I introduced the blog to my Lit. 12 class today as an alternative homepage for the course.
english lit blog
The results were both exciting and a little frustrating.
Students were initially engaged in the welcome excercise , some posting multiple times.
The down side was the subject matter of posts. Some students posted jokes, and comments that were not relevent to the task despite the fact that the task was clearly laid out in the post.
I had to also go in and delete some students’ last names, another detail that was included in the task.
A possible pitfall of the trend of connectivism. Students reading for their own informational purposes provides…lets call them cognitive gaps in their understanding of the task at hand. I find this is not a problem isolated to the blog context, but is apparent in other situations as well.
The result of these cognitive gaps was that student content reflected a lack of complete understanding of what was asked of them. Instead of reading the whole post, which was not long, students jumped on the possibility to have their voices heard on the blog.
Some positive comments:
“we both have an msn blog that displays our thoughts and has a variety of assorted pictures. blogs are fun!! i think they would be very helpful in this course”
Comment by Rachel and Tamara(LOSTaholics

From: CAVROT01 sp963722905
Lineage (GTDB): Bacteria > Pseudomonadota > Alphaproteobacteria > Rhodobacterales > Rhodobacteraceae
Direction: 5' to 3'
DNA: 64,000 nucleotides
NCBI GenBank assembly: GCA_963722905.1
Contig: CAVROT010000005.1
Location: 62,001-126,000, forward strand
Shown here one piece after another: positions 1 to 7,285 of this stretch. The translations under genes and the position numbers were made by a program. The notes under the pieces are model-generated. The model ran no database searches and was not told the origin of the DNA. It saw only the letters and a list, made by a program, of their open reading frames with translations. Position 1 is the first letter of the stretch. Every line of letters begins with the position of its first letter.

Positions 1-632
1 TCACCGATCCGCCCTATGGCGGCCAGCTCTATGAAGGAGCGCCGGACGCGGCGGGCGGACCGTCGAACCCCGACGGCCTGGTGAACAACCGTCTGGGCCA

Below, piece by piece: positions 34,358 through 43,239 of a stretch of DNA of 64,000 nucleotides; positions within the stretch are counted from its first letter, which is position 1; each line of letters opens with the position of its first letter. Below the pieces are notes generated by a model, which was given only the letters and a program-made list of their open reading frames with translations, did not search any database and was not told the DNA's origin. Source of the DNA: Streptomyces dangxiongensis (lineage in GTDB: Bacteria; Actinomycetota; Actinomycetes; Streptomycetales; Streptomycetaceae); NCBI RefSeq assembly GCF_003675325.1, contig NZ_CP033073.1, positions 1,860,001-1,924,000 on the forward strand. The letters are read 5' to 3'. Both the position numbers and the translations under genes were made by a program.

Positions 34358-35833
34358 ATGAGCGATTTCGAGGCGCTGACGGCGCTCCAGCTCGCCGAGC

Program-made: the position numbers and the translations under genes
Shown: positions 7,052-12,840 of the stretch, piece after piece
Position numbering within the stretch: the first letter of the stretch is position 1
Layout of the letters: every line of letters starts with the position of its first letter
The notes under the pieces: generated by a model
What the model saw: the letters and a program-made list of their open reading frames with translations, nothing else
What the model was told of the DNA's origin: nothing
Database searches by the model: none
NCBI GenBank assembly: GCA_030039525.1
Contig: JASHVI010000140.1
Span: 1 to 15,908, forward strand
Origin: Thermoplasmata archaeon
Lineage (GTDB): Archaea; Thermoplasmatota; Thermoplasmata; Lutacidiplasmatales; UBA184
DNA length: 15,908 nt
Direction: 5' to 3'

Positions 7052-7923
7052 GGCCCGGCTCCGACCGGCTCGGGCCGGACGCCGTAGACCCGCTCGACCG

“I believe that blogging things will help the website because it will keep everyone equally updated especially if they miss a day of school” (Robyn).
“We should come up with pet names for the characters in ‘Tales’. Like the cleric could be Screech because it seems like he is a bit nerdy. It would fit well” (Comment by Ellie).
“These blogs are a good idea because they will help students who have missed that day of school or have forgotten what was assigned that day […] what’s a blog?” (Comments by Iain).
-provide an ‘appropriate use’ page and have students sign it. We reviewed appropriate use briefly before logging onto the site, but this needs to be actively and thoroughly taught.
-provide examples of appropriate use. Possibly have students follow an ed blog and see what other students are submitting, or have them follow my own blog before introducing it as a tool in the classroom.
redux… (1152) I am tempted to read McLuhan’s post to my students to see what their reaction is…